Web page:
the latest headlines for you from bbc news. scott morrison is to become the new prime minister of australia, the seventh in 11 years. the 50—year—old from sydney is seen as an ally of the former leader malcolm turnbull, who lost the support of the liberal party. using the word in public for the first time, president trump has claimed that any attempt by his opponents to impeach him would collapse the markets and damage the country. he's been responding to the conviction this week of his former personal lawyer, michael cohen, who gave evidence on oath that he broke campaign finance laws, in the 2016 election, on mr trump's orders. hurricane lane has been downgraded to a tropical storm as it reaches land in hawaii. authorities though have warned residents and visitors that strong winds and heavy rain are likely to cause serious disruption for several days. emergency shelters have opened and schools, businesses and government offices are closed. it's 4:30am in the morning, it's time for hardtalk. welcome to hardtalk from bogota,
with me, stephen sackur. i have come to the colombian capital for an exclusive interview with this country's new president. ivan duque is a youthful centre—right politician who faces enormous challenges in these early days of his presidency. is he going to stick with that fragile peace deal agreed by his predecessor with the rebel group, the farc? and how will he deal with the unfolding economic and humanitarian catastrophe in neighbouring venezuela? ivan duque is a relatively untested political novice. how will he respond to these early challenges? president ivan duque, welcome to hardtalk.
thank you so much. it is a pleasure to be on your show. i think i have to start with the crisis in venezuela. a massive economic and humanitarian catastrophe in that country which is having repercussions throughout the region. people are calling it the greatest migration crisis that latin america has ever experienced. is colombia struggling to cope? what is happening in venezuelan is the consequence of a dictatorship that has derailed independent powers, that has derailed free press, that has abused of all its population and that has destroyed the economy. so there are thousands of people trying to find hope somewhere else, and their first choice is colombia. we have now over 800,000 venezuelan citizens in colombia,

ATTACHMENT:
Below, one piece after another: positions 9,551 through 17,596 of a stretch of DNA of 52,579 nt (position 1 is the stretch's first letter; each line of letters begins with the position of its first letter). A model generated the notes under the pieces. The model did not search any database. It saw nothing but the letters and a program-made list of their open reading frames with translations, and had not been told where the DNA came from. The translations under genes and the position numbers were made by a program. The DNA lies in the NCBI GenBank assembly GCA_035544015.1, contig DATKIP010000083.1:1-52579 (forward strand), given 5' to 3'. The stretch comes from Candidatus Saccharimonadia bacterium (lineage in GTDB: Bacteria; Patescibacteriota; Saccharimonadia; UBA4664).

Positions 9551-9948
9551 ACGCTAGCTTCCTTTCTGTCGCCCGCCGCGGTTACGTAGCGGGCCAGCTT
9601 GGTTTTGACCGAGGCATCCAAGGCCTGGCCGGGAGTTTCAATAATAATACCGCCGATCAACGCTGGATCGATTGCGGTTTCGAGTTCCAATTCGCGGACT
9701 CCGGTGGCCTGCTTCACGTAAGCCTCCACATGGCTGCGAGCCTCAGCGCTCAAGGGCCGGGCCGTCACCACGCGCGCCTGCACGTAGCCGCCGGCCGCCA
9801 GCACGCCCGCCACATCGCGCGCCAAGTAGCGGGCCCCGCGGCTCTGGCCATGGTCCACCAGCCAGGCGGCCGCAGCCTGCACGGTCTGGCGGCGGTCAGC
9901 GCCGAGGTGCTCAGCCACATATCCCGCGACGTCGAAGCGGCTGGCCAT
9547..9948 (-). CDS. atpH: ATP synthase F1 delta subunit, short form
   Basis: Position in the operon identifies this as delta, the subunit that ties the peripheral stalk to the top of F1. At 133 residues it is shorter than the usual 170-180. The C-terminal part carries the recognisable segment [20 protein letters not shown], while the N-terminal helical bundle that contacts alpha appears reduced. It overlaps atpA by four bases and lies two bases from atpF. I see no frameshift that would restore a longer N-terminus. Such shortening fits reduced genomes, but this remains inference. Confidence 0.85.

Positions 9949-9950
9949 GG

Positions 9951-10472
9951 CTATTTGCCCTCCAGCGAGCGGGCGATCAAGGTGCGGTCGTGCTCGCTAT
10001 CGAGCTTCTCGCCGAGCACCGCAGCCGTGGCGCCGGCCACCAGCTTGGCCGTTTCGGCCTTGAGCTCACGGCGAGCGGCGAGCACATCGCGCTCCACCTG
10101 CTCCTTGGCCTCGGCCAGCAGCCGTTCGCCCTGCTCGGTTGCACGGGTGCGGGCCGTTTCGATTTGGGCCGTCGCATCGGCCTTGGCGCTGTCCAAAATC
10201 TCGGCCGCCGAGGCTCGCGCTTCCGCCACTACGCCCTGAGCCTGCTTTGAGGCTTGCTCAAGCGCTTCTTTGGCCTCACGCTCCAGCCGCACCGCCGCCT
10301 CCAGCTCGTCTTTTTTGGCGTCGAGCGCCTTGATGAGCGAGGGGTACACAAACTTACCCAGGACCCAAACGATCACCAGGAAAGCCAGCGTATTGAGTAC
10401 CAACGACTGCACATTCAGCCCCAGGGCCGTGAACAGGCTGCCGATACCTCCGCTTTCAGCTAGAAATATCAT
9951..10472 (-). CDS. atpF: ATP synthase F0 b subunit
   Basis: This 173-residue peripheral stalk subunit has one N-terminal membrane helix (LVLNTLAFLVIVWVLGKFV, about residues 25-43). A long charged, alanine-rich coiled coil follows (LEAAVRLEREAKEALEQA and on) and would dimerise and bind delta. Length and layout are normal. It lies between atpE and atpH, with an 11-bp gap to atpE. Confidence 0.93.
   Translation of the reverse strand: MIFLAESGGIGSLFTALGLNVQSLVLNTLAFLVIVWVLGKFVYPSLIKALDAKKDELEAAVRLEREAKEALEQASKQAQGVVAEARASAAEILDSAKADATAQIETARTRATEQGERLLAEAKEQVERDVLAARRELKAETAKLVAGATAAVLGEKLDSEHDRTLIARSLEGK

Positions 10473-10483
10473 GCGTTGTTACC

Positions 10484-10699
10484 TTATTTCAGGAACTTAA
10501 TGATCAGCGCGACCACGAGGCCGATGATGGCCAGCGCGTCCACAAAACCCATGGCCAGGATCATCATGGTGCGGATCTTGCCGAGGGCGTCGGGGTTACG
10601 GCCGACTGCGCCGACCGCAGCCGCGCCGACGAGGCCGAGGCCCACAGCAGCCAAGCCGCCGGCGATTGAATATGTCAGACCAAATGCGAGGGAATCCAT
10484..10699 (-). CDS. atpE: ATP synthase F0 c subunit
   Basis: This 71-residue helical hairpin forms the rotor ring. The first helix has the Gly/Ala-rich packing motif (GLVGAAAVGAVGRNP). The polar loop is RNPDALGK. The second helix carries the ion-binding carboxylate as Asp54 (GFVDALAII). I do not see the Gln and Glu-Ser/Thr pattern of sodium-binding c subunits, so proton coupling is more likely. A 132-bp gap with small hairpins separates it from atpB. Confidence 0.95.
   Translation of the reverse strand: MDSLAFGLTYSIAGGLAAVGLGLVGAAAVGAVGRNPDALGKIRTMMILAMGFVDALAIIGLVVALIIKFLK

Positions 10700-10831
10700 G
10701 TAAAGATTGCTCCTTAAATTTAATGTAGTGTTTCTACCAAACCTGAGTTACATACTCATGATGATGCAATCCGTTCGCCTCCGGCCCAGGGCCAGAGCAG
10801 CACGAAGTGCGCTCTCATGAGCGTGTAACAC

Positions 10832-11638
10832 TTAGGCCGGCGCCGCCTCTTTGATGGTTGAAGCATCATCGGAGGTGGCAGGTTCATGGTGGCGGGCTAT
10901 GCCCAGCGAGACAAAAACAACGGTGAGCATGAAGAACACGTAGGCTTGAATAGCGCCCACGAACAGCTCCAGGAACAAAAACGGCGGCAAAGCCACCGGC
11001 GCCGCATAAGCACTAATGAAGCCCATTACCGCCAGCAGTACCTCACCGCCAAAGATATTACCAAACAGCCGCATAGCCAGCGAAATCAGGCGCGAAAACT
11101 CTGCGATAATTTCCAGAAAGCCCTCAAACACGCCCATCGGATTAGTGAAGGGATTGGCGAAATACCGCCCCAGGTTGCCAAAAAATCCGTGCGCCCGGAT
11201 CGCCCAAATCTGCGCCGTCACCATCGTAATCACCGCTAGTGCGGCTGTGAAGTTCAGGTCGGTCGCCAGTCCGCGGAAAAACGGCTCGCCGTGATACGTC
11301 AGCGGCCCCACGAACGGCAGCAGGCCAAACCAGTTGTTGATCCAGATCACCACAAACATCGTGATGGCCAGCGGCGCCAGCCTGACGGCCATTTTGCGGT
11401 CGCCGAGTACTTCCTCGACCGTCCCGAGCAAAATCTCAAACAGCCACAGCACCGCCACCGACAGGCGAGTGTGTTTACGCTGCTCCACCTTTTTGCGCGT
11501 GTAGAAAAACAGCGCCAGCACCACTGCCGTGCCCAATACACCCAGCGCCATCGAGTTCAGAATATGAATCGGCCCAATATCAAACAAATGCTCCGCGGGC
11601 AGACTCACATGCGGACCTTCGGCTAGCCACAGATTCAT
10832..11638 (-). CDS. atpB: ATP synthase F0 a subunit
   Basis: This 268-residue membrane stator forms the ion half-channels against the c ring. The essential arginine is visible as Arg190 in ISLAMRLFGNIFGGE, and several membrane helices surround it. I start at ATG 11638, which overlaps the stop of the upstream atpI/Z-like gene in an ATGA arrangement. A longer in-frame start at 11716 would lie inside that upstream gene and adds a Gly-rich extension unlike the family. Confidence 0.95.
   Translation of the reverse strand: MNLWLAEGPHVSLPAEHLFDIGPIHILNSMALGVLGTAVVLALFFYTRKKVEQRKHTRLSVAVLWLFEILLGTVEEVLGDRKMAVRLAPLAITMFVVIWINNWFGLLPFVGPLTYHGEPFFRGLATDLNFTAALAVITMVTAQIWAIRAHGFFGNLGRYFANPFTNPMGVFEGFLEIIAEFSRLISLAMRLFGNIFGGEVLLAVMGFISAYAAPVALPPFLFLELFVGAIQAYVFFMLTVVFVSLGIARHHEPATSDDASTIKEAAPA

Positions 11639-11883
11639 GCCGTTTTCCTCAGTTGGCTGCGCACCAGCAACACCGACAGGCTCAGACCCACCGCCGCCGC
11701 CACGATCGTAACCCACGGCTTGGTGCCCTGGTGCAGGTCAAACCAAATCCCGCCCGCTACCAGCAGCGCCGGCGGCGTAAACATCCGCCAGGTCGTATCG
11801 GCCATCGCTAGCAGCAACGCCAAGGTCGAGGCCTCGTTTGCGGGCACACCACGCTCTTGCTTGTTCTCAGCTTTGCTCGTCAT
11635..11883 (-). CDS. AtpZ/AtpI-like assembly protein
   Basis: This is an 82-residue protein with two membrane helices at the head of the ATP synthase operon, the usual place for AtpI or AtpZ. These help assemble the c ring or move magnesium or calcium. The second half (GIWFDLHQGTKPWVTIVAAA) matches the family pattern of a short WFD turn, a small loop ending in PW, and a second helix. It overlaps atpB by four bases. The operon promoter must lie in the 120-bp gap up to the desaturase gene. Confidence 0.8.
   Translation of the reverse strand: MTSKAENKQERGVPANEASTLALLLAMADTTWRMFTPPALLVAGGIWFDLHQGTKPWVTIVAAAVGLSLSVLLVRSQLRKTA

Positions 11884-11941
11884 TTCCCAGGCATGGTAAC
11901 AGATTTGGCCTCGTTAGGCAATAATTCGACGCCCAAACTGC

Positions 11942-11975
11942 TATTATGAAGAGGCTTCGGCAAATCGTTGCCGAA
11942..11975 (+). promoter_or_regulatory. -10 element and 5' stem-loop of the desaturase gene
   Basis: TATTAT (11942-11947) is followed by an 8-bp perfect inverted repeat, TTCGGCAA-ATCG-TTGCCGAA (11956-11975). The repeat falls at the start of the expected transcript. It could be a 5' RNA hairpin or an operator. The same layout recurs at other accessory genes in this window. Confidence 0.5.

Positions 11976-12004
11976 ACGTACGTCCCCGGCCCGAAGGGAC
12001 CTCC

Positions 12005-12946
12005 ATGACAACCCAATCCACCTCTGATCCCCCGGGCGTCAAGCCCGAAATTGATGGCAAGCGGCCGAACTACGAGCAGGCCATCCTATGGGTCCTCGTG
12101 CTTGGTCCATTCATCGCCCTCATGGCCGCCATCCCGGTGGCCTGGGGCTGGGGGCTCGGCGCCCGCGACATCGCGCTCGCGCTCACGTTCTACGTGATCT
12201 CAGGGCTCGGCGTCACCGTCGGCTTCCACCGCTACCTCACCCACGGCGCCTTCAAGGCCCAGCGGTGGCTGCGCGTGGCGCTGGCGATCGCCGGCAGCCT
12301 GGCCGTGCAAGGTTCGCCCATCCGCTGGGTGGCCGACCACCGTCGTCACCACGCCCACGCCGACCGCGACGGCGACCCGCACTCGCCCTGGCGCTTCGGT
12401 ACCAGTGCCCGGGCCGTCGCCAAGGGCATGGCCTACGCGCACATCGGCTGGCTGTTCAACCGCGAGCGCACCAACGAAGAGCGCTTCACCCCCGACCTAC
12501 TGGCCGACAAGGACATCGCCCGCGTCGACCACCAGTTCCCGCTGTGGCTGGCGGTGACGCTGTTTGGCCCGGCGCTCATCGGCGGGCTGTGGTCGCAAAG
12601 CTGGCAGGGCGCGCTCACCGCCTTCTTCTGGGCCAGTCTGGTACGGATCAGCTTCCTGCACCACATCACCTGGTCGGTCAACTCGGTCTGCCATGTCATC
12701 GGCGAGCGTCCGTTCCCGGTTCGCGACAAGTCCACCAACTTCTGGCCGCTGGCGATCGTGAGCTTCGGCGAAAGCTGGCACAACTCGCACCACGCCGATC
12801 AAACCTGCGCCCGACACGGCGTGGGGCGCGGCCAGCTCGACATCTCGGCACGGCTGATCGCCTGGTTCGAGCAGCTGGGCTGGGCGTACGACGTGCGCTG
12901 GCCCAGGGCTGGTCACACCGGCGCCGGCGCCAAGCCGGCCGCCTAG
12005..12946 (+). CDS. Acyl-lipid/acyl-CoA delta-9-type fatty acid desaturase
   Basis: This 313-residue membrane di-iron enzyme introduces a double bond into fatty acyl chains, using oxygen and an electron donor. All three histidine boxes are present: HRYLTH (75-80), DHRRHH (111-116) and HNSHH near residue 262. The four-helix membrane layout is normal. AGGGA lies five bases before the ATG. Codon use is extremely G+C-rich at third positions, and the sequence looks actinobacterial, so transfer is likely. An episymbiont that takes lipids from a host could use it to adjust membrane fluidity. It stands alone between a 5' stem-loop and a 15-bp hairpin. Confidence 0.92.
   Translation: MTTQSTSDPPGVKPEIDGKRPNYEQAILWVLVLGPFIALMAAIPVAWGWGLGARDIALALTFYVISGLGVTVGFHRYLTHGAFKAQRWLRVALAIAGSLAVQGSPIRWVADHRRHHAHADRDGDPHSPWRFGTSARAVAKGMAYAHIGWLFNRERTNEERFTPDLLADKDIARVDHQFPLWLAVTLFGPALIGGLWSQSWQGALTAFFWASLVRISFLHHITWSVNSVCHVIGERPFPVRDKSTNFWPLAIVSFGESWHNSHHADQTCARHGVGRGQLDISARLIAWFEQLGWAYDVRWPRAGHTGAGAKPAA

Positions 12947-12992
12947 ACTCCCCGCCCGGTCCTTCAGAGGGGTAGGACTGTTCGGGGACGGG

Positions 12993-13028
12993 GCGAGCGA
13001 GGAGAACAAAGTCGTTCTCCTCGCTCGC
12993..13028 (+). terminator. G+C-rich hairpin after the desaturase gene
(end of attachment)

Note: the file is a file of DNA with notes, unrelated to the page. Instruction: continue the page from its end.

and we have to give them support. but now we need a stronger action from all latin american countries among the 0as so that we can have a temporary protection status, so that we can all support that population. i come back to the question, right now, with those 800,000 — some people are saying a million already, and it could go much higher — right now, would you accept that colombia is struggling to cope? i think colombia has a major, major, um, situation with what is happening. but i think we have to be very articulate in terms of policy and in terms of solidarity. in terms of policy i think we are doing the right thing, which is providing health, education, humanitarian support. and, in terms of humanitarian assistance, we need to have a bigger action with the help of other countries.
i'll get to that... but let me tell you something, the most important thing at this moment is that, if the dictatorship does not end, the migration will not stop. that is why using all the diplomatic approach is necessary. we have to isolate the regime and ask for free elections so that people will have hope again, and will move back to venezuela in the following years. are you asking for regime change in venezuela 7 i think many countries are and we are also asking for that. we have not recognised the last elections in venezuela. why? because the dictator manipulated all the democratic system, the apparent democratic system, to keep himself in office. the colombian government has not recognised that regime, and so have many countries in latin america have done the same thing. i'll come back to the regional
politics around all of this, butjust to finish up on the humanitarian situation on your border, observers on the border are saying that in colombia, if the venezuelan people who have crossed the border do not have passports and all of their registration documents, they are not being allowed into the humanitarian aid centres and shelters. why is that? in colombia we have accepted people without having a passport. there are other countries in latin america who are making those restrictions. i understand that, but you are not giving them access to all the humanitarian support which you just told me about but which, if you do not have a passport, you cannot access. we have been giving support to people without passports. we have for a long time. and actually, the situation... the washington office on latin america issued a report just the other day saying, "the colombian government is making it difficult for venezuelans to access humanitarian aid and shelter. this leaves migrants are vulnerable to violance and exploitation." i don't know about that report